Persistent effort proves transformative
A charismatic south metro man with autism is a bit of a legend at Chrestomathy, Inc, with a past laden with aggressions. Other people have gotten hurt.
But staff didn’t give up on Aaron Lind, who came here right out of high school in 2001, explains Program Director Chris Pritchard at the nonprofit’s Dakota County site in Burnsville. Now in his late 30s, Lind is thriving in a community-based program, and at work.
What’s his secret, his outlet, his focus? Lind writes glowing letters with requests to companies on Fridays.
The idea, Pritchard said, fed the goal of motivating him to show up for work five days a week. “We don’t care if he burns the building down. On Friday afternoon, he can write a letter to anybody he wants,” said Pritchard.
Answers and gifts pour in
Lind wrote to a coal mine in North Dakota asking for a bag of the stuff. The company sent it. He wrote to another firm, asking for a stop sign. A duck crossing sign showed up with his name on the package. He wrote to Old Dutch Foods. They sent bags of potato chips in every flavor. About three-quarters of the companies he writes to respond.
The participant often asks for tours, and gets them. Pritchard goes along. His latest snail mail went to the makers of Life Savers (more on that treat below).
Lind’s style on paper mimics his in-person manner. He asks lots of questions, and often repeats back what the other person is saying.
“His aggressions have really gone down,” said Pritchard, “Aaron has had a lot of ups and downs over the years.” At one point, Pritchard and his staff tried to help him through a long period of noncompliance.
A three-year ‘funk’
For three years, he stood in a small square area by a doorway at Chrestomathy, the program manager explains. That’s where he was, sometimes looking into the hall, for six hours a day. Staff tried new approaches, often offering him things that he liked.
They met with Lind’s parents, who are very involved, and tried different things. “I asked Aaron, ‘What’s going to get you out of this funk? What can we do?’” recalls Pritchard. Lind said he didn’t know. In the meantime, people would often “tiptoe” around him.
Others have said that working in this field requires highly complex people skills, understanding and patience.
The 22-year Chrestomathy pro said it took a lot of mutual respect to make progress. “He and I have had it out many times,” said Pritchard. “I’ve referred to it as the dance together.” Pritchard was unsure why Lind was mad in the first place.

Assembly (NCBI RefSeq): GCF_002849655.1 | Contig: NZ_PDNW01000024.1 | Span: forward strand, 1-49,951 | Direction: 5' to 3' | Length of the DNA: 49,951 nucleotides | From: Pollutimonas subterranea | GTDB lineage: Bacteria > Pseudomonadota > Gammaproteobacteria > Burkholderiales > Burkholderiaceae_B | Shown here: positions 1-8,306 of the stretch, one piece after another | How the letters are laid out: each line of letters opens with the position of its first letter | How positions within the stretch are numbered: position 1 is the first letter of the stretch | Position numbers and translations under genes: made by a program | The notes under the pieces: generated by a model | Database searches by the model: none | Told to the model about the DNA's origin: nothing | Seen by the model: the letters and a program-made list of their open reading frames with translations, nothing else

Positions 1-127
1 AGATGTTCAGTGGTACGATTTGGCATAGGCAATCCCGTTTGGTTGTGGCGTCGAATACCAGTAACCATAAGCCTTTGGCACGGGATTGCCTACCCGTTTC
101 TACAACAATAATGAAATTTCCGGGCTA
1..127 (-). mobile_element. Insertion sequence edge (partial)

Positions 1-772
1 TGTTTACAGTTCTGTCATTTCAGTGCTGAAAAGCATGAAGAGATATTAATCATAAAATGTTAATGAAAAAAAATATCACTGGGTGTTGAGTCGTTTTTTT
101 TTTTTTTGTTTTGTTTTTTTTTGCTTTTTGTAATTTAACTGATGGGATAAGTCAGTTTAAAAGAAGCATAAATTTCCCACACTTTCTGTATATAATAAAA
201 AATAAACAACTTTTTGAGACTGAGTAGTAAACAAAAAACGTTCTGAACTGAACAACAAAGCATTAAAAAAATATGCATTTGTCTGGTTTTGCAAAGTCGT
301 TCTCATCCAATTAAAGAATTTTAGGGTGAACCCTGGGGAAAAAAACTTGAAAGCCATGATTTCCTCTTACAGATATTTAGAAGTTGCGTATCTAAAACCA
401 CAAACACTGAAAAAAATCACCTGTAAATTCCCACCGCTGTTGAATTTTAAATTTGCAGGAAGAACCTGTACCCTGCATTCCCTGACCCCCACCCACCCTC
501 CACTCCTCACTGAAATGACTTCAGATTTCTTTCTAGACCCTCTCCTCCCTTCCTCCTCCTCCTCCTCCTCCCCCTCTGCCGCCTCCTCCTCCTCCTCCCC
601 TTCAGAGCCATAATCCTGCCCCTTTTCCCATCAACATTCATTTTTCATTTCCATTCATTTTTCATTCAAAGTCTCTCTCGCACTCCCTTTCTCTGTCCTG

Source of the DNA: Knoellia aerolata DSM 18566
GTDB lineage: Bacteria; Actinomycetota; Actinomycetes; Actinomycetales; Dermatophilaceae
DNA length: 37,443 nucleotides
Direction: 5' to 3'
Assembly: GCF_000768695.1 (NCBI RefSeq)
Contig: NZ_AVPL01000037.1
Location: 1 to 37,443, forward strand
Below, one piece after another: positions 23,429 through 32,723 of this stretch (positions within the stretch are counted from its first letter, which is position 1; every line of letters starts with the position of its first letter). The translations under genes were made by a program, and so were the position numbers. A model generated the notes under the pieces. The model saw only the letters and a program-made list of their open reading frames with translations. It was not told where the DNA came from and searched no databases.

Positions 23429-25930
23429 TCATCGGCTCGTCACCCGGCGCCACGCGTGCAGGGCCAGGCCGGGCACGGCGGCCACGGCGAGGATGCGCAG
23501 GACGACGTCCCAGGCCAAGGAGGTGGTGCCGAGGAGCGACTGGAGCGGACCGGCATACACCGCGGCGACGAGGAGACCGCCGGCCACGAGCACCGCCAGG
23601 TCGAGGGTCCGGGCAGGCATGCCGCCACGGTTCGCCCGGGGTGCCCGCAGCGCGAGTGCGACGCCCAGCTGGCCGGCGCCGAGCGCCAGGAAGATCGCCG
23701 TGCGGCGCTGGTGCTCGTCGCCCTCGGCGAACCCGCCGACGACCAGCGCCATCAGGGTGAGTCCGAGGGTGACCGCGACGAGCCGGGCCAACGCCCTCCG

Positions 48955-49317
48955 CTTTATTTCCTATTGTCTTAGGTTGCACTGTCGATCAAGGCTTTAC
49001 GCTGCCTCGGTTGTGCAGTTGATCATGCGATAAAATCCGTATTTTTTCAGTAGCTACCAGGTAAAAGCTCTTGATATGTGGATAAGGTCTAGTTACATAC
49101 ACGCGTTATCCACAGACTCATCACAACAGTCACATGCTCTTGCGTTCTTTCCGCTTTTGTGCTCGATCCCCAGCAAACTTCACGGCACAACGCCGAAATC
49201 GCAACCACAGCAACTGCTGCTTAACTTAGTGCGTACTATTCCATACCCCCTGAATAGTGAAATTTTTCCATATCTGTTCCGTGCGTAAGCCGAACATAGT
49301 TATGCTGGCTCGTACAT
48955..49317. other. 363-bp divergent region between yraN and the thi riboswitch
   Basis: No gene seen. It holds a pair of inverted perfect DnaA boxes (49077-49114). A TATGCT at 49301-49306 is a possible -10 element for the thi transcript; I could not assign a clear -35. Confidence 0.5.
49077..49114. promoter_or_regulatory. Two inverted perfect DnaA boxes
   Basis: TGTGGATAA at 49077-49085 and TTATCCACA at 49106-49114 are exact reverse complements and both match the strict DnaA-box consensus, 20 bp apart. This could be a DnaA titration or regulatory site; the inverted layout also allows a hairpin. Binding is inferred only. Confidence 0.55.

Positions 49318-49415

Plain speaking and practical, Pritchard continued the work he so enjoys.
“Now we’re both too old for this stuff. Let’s go for a walk.” They see the mail man, and talk to the FedEx guy. There was no “aha” moment, he said.
Pritchard often shows his staff that this is who Aaron and others are, and it’s not personal.
Lind has sat and talked with Pritchard’s children. “I wouldn’t do that if I thought he was going to hurt them,” he said.
Flexibility often saves the day
A lot of guys at Chrestomathy have community jobs, said Pritchard, but there are challenges. “I got a new pack of smokes and I’m not coming in today,” said one. This sets up an ethical dilemma. Does Chrestomathy send a staff member to do the job?
“I’ve heard that it’s controversial, if they’re going to lose their jobs, they should just ‘lose it’ kind of a thing,” said Pritchard. Chrestomathy operates on a case by case basis, and, most of the time, participants keep the work.
Almost ironically, the nonprofit’s flexibility and adaptive approach helped Lind to find and maintain a weekly job. It was his inquisitive letter writing that opened the door.
Top executives respond to Lind
Dictating to a staff member, Lind penned a note to a Bloomington-based heavy equipment company, Ziegler CAT. He asked for a tour.
About six months later, a call came from a Ziegler staff member representing a vice president and the president of the company, Pritchard explains.
For two hours, Ziegler’s owners showed Lind around the service side of the operation. “They went through everything,” said Pritchard.
Lind asked a Ziegler owner if he could work there. He said, “Sure.”
The participant’s father had worked at a water treatment plant, and used to take him there, so there was a passion for this type of environment, Pritchard explains.
So, every Wednesday, for three or four years, Lind cleans in the parts department at Ziegler’s engine rebuild facility off Interstate 35-W. Pritchard is his job coach.
“He knows all those parts. He knows where they go, what the trucks are for- it was unbelievable,” said Pritchard.
Four or five coworkers come over and give him a fist bump handshake, and he’ll often sit down for lunch with them after his shift, the director said. “It’s very genuine.” Pritchard tells Lind’s supervisor that this isn’t charity and to correct him on things.
Ultimately, Lind’s “autism rigidity,” was tempered. On rides home with other participants, not getting dropped off first used to cause a problem, said Pritchard. “Now, he says, ‘That’s fine,’ it doesn’t even phase him anymore.”